Elderflower Champagne and the meaning in making

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2020-06-24 08:32:44

Elderflower champagne tastes of British summer. Unusually this is something you will struggle to buy, you have to instead engage in the quest for the flower. You start by seeking them out, keeping an eye as you walk along the routes through your parks and neighbourhoods. Once you find a tree with those beautiful blossoms, pick them and thank the tree. Back at home, you can view your treasure more closely, shake any bugs off them and then put them with the rest of your ingredients in a large pan to start brewing.

I remember the smell of elderflowers from when I was a kid, although I didn’t know their name.  All of the different flowers from the bushes and trees around our area were inspected and sniffed. In the spring and early summer we would use these flowers for decorating various dens that we made, or put them in bouquets as gifts for our toys, or offerings for faeries. In the autumn different berries and leaves would be mixed into potions that smelt so pungent we implicitly knew they shouldn’t be eaten.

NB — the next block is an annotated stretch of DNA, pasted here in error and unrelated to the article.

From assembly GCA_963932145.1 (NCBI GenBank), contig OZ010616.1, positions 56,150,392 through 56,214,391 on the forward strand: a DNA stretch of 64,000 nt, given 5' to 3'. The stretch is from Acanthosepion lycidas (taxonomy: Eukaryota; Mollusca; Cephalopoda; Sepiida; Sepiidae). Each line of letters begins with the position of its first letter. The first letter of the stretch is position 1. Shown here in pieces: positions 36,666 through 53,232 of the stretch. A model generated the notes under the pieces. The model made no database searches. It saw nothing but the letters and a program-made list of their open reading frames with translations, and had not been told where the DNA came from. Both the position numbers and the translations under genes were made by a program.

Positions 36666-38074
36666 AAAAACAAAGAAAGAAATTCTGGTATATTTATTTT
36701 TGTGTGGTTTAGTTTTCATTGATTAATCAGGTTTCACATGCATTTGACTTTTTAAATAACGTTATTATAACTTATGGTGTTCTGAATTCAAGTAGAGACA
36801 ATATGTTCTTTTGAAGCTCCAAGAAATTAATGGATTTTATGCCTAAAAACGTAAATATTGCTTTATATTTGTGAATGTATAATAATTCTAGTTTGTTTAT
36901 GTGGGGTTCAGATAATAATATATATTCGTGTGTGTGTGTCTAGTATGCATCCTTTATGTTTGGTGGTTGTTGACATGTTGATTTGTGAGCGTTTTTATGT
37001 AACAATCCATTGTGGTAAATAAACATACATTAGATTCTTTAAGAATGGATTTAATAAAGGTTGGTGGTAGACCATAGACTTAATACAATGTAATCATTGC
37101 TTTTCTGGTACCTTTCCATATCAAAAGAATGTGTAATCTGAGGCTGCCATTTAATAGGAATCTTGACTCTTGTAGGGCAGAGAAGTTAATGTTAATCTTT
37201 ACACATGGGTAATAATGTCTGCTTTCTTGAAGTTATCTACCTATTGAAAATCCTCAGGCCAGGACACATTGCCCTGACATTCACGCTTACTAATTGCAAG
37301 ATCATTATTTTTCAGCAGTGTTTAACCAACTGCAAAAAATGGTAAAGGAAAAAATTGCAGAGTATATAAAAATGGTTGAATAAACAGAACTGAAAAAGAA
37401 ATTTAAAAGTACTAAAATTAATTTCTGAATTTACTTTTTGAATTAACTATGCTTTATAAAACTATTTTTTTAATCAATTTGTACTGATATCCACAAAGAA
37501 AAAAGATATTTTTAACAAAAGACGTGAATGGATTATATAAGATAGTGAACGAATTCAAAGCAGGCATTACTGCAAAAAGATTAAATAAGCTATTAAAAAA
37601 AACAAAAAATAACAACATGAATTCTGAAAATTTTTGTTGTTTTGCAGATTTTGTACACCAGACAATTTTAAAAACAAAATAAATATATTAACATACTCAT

As an adult, I don’t spend as much time making potions and floral offerings, which is part of the reason that making elderflower champagne (or fizz, we’re not supposed to call it champagne) appeals so much to me. I use this recipe from Spruce Eats. Unlike a lot of foraged alcoholic concoctions this one really does turn water into wine, rather than you just adding a flavouring to a drink you already have. There is something magical about the brewing process, and the fact that we can do it ourselves in our kitchens without expensive fancy equipment is brilliant. It’s also incredibly cheap to make. I never buy bottles to put it in, just save ones that were headed to the recycling bin and reuse them.

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